I wanted to know how an alcoholic or a drug addict felt emotionally struggling and wanting to give their habit up. What did I miss? What could I have done? So I reached out to 34 substance abusers with alcohol, drugs and prescriptions to find out with their stories in my Narrative Non-Fiction What is and isn’t Working for the Alcoholics and Addicts; In Their Own Words.

I talk behind closed doors at halfway homes, substance abuse rehabilitation centers, court-ordered programs and to the public when asked. Does it all help me? It’s not about me. I want to help someone like Richie and Lori to first learn to love themselves again and fight for their lives. To learn that they are not bad. They got lost in the wrong crowd and turned to numb themselves instead of dealing with problems.

God sends us on paths we are unfamiliar with or dream we’d be traveling on with His guide to helping others.

I hope, if you are suffering like our family had or lost someone, take the time to read my books. What is and isn’t Working for the Alcoholic is a tremendous help to the addicted and their families. You get right into the mindset of the addicted.

Alberta Sequeira

My books are in paperback and Kindle at http://amazon.com/author/albertasequeira

Email me with questions at:
is alberta.sequeira@gmail.com

I love receiving emails, and especially, getting a review on Amazon.

 

Daily Meditations From the A. A. Book: Twenty-Four Hours a Day

September 25, 2013

God holding a man

You are never alone with your struggles with addiction with God beside you!

All thoughts, meditations and prayers for the day, come from the 1975 edition of Twenty-Four Hours a Day published by Hazelden Publishing. It is a small booklet written for AA members.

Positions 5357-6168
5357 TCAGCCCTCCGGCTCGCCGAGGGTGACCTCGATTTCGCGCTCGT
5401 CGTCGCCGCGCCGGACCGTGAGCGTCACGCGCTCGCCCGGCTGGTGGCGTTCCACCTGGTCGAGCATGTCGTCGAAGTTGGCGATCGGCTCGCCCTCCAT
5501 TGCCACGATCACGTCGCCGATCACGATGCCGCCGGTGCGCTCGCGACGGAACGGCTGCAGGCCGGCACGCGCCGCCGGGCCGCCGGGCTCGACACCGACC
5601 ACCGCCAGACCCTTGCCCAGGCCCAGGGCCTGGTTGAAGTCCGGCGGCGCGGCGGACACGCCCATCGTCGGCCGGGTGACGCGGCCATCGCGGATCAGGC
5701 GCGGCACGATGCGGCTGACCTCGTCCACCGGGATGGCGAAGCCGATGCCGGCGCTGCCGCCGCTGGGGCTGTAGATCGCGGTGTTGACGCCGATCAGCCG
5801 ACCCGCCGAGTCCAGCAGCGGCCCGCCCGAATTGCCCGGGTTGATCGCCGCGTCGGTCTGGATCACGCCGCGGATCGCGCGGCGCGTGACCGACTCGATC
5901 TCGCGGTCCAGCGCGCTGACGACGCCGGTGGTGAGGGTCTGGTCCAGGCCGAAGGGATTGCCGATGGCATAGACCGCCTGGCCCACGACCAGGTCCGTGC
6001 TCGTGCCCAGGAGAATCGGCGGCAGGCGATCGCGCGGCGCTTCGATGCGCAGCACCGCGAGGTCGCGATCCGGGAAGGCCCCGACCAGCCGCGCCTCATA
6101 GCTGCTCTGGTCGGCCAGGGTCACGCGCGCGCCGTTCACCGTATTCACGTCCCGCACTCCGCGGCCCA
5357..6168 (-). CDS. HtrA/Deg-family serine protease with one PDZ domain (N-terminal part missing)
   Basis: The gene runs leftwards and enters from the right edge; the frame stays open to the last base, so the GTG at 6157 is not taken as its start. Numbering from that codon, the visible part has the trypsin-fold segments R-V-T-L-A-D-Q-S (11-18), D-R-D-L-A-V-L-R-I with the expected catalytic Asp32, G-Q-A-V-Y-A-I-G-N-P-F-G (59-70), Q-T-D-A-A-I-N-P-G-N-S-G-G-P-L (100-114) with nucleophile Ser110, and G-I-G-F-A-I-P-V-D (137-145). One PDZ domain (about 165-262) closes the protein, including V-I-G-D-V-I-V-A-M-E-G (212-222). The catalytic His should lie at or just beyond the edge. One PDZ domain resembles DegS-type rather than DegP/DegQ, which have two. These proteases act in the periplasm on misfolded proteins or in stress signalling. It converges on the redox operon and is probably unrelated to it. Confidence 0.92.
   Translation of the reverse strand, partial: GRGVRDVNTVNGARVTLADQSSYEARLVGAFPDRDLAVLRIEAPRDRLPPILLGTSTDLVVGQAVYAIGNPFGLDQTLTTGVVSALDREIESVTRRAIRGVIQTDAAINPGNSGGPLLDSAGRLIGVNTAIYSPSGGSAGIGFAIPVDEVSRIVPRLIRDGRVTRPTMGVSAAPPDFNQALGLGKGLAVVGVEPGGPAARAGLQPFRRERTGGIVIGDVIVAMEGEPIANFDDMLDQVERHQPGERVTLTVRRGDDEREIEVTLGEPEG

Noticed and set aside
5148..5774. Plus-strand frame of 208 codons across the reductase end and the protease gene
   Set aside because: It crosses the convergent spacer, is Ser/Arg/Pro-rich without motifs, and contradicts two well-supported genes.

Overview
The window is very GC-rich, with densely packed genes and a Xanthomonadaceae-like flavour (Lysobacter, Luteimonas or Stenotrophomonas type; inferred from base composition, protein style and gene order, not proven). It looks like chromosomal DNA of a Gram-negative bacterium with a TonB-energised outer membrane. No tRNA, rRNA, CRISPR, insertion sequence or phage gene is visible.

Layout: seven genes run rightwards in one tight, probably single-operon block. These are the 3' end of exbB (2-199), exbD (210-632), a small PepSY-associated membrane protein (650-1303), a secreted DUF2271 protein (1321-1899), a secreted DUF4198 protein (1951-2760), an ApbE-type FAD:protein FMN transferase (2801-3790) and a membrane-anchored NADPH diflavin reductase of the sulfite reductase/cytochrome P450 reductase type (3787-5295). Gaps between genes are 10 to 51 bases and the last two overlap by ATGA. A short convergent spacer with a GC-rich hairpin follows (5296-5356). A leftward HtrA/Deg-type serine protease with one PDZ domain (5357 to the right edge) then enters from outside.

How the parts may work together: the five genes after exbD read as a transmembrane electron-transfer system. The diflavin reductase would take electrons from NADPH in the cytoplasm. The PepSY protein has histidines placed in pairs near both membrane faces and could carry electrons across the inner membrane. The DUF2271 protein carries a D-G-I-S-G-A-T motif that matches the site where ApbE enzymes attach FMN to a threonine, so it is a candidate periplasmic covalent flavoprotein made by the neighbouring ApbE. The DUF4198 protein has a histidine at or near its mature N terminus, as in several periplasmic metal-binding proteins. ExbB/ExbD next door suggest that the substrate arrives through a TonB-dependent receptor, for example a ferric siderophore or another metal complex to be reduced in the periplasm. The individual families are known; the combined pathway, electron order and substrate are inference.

“The Serenity Prayer”

God grant me the serenity

To accept the things I cannot change,

The courage to change the things I can,

and the wisdom to know the difference. 

Thought for the Day

Another of the mottoes of A.A. is “Live and let live.” This of course means tolerance of people who think differently than we do, whether they are in A.A. or outside of A.A. We cannot afford the luxury of being intolerant or critical of other people. We do not try to impose our wills on those who differ from us. We are not “holier than thou.” We do not have all the answers. We are not better than other good people. We live the best way we can and we allow others to do likewise. Am I willing to live and let live?”

Meditation for the Day

“And this is life eternal, that we may know Thee, the only true God.” Learning to know God as best you can draws the eternal life nearer to you. Freed from some of the limitations of humanity, you can grow in the things that are eternal. You can strive for what is real and of eternal value. The more you try to live in the conscience of the Unseen world, the gentler will be your passing into it when the time comes for you to go. This life on earth should be largely a preparation for the eternal like to come.

Prayer for the Day

I pray that I may live each day as though it were my last. I pray that I may live my life as thought it were everlasting.